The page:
Last Saturday was InfoCamp Berkeley, an unconference organized by myself and fellow students in my graduate program at UC Berkeley School of Information. What sets an unconference apart from a regular conference is that the content is primarily provided by attendees (we did have a great keynote to kick things off, the brilliant Dave Hogue, who I had the privilege of studying with a few years ago). When participants arrive they “stake their claim” on the schedule in one of the open rooms and time slots with topics they want to talk about (generally something they have some knowledge in). They present what they know about the subject and then open it up for discussion with the other attendees. It’s more about having a dialogue about a topic that everybody there is interested in than learning from an expert (so a refreshing change from grad school!).
I did a presentation on designing for behavior change, BJ Fogg style. He’s the Stanford professor who (literally) wrote the book on persuasive technology, and his Capotology Lab continues to do ground-breaking research into what works in behavior change. I was lucky enough to attend his Mobile Health conference last year, where I heard some of the ways his research was being applied to inspire health-related behavior change. Many of his ideas have cross pollinated into the Quantified Self movement (people who track some aspect of their daily lives and analyze the data for the purpose of better understanding some aspect of themselves), which I’ve been active in as well, so I’ve heard about his work from numerous sources.
What made me confident that I could explain BJ Fogg’s work is that it’s so simple and logical. In a nutshell, there are 3 things you need to consider when trying to inspire behavior change: triggers, ability and motivation. Triggers are things that get you to engage in a behavior right away (your phone rings, or you get a Facebook notification that a friend has tagged you in a photo). Ability is how easy it is for you to accomplish that task (your phone is in your pocket, not in a bag in the back seat of your car; you only have to click on a link to see the photo). Motivation is your desire to accomplish that behavior (it’s your best friend calling, so you answer it; you want to make sure it’s not an embarrassing photo, so you click on it). If you have high motivation and high ability, then you just need an effective trigger to inspire that behavior. Conversely if motivation and ability are low, an effective trigger isn’t going to make a difference. Obviously there’s much more than can be said about it, but in general it’s pretty straightforward, right?
I also talked about his newest project, Tiny Habits. He asserts that the most effective way to develop a new habit is to break it down into ridiculously small bite size pieces (something that takes less than 30 seconds a day), anchor that to an existing behavior, and don’t concern yourself with expanding that behavior until it’s a established habit (meaning you engage in that behavior automatically). The example he often uses is to floss ONE tooth, anchoring it to brushing your teeth. It does seem silly at first, but he is having incredible success with it (he offers a free online course at tinyhabits.com, and thousands of people have participated, so he’s collected a significant amount of data about it’s effectiveness) and people are reporting that once they do establish that tiny habit, they can expand it until it’s a significantly embedded behavior.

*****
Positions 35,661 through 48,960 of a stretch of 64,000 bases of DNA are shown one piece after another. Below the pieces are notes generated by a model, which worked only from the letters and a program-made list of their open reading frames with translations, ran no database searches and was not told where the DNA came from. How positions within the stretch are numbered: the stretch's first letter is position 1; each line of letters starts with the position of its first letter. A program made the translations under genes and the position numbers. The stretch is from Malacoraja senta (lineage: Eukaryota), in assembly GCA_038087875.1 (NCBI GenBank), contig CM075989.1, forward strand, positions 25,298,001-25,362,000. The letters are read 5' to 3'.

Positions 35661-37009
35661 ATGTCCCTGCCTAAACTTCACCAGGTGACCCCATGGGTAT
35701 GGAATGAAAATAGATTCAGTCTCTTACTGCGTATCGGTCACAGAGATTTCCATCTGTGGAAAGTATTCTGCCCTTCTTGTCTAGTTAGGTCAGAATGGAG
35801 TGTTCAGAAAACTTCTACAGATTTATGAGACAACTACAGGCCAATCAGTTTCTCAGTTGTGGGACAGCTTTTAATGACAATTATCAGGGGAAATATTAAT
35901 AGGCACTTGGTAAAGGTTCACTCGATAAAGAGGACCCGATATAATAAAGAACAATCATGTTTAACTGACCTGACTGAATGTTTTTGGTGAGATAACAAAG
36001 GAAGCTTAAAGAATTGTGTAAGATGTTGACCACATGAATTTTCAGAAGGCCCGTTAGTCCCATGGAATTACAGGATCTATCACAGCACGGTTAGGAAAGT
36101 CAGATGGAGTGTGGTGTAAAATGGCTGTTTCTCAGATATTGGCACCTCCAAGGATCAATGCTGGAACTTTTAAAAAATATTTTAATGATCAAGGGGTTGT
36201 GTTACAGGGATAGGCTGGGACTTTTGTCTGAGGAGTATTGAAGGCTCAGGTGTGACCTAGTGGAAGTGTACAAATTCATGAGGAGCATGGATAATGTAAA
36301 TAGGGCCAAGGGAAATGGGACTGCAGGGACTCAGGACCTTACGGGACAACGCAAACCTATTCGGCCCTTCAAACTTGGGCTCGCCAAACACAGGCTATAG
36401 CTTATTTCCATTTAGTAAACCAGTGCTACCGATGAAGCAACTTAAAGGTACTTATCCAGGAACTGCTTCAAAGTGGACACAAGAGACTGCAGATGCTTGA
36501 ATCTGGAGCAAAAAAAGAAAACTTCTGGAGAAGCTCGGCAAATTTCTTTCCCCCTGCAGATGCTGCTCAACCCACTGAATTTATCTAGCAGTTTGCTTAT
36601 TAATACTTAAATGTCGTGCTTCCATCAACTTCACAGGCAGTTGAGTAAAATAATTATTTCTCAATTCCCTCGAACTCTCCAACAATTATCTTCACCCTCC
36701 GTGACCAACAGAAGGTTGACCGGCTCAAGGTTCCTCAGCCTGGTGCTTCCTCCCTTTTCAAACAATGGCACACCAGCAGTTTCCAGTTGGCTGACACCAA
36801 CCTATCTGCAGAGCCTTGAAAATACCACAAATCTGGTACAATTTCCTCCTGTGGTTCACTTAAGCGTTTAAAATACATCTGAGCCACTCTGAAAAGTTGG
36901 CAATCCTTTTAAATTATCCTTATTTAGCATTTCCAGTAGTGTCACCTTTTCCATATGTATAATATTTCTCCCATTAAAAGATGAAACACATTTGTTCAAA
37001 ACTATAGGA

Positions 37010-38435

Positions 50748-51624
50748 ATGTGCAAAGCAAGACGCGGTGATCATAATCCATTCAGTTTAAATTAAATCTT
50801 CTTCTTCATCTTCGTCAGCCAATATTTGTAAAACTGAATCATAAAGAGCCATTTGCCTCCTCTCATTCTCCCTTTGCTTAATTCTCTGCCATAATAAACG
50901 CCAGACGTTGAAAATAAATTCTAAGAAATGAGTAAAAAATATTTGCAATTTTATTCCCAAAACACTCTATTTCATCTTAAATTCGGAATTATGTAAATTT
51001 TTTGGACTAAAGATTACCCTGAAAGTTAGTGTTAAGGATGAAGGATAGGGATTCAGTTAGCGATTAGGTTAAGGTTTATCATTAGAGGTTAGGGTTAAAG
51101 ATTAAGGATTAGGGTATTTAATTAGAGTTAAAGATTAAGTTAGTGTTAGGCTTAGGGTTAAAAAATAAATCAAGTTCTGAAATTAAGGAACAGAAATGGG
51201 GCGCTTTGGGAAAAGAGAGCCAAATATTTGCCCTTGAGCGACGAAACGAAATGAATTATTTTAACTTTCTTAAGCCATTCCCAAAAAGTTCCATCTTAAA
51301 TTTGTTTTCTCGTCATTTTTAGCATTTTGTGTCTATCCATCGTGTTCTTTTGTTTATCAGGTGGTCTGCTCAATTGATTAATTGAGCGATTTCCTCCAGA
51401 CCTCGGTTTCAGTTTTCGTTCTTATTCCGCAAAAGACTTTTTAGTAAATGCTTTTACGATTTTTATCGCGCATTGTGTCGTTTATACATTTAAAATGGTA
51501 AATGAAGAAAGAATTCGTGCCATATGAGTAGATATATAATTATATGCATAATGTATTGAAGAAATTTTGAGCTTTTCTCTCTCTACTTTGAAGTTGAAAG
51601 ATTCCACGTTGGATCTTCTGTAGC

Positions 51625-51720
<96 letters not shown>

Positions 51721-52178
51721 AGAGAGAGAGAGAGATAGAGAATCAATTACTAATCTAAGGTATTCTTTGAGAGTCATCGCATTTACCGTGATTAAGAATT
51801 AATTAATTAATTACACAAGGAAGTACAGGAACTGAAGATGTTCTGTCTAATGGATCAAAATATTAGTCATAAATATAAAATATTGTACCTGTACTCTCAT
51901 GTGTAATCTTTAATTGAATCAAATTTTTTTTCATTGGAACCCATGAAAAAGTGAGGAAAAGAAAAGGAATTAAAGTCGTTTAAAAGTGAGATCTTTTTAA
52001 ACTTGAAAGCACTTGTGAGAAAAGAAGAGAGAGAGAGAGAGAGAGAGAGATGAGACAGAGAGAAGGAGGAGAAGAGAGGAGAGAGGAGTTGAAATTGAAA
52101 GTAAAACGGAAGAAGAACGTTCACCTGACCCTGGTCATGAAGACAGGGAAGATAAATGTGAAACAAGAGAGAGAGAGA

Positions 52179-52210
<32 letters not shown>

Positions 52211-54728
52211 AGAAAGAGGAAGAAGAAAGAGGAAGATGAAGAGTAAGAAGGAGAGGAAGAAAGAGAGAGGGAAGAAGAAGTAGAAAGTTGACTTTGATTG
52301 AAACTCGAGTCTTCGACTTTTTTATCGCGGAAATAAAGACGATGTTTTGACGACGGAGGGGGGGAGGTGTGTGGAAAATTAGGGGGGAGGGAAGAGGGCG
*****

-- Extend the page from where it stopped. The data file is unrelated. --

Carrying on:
My favorite moment during the presentation was when one participant said “But that’s useless, there’s no health benefit in exercising just 30 seconds a day, you can’t even get your heart rate elevated!” to which I replied “EXACTLY! The duration of the initial behavior truly doesn’t matter, the point is to make it as easy as possible, develop it into a habit first, and then grow it into a more significant behavior.” We are so used to thinking of behavior change as only being accomplished through a single big leap that tiny changes seems pointless at first; at least, until we realize how often big leaps fail to endure and open ourselves to alternate ways of getting there.
Another benefit of unconferences is that they give people an opportunity to practice public speaking which, I’m starting to see, takes practice, practice and more practice (I also did my first presentation at a QS meetup last month, so I’m getting plenty of it lately). One thing I learned yesterday is that you need to plan for various scenarios regarding what kind of audience you’ll be addressing. I’d envisioned this being in a small classroom where about 15-20 of us sat around a table and after I presented my slides, it would became an informal dialogue. However when over 80 people showed up we moved it to the larger room and that format wasn’t possible. In hindsight It would have been a good opportunity to break into smaller groups and present a problem to apply these methodologies to so people could have had more casual discussions about it, but standing in front of that many people looking expectantly at you isn’t a situation that inspires improvisation; at least it wasn’t for me. But I learned a lot, and was gratified when a number of people came up to me later and thanked me for introducing them to the work of BJ Fogg, so apparently I wasn’t the only one that learned something.
To find out more about BJ Fogg’s work, check out: www.behaviormodel.org, www.tinyhabits.com, or www.captology.stanford.edu. You can find him on twitter at @bjfogg. To learn more about InfoCamp Berkeley, check outwww.berkeley.infocamp.org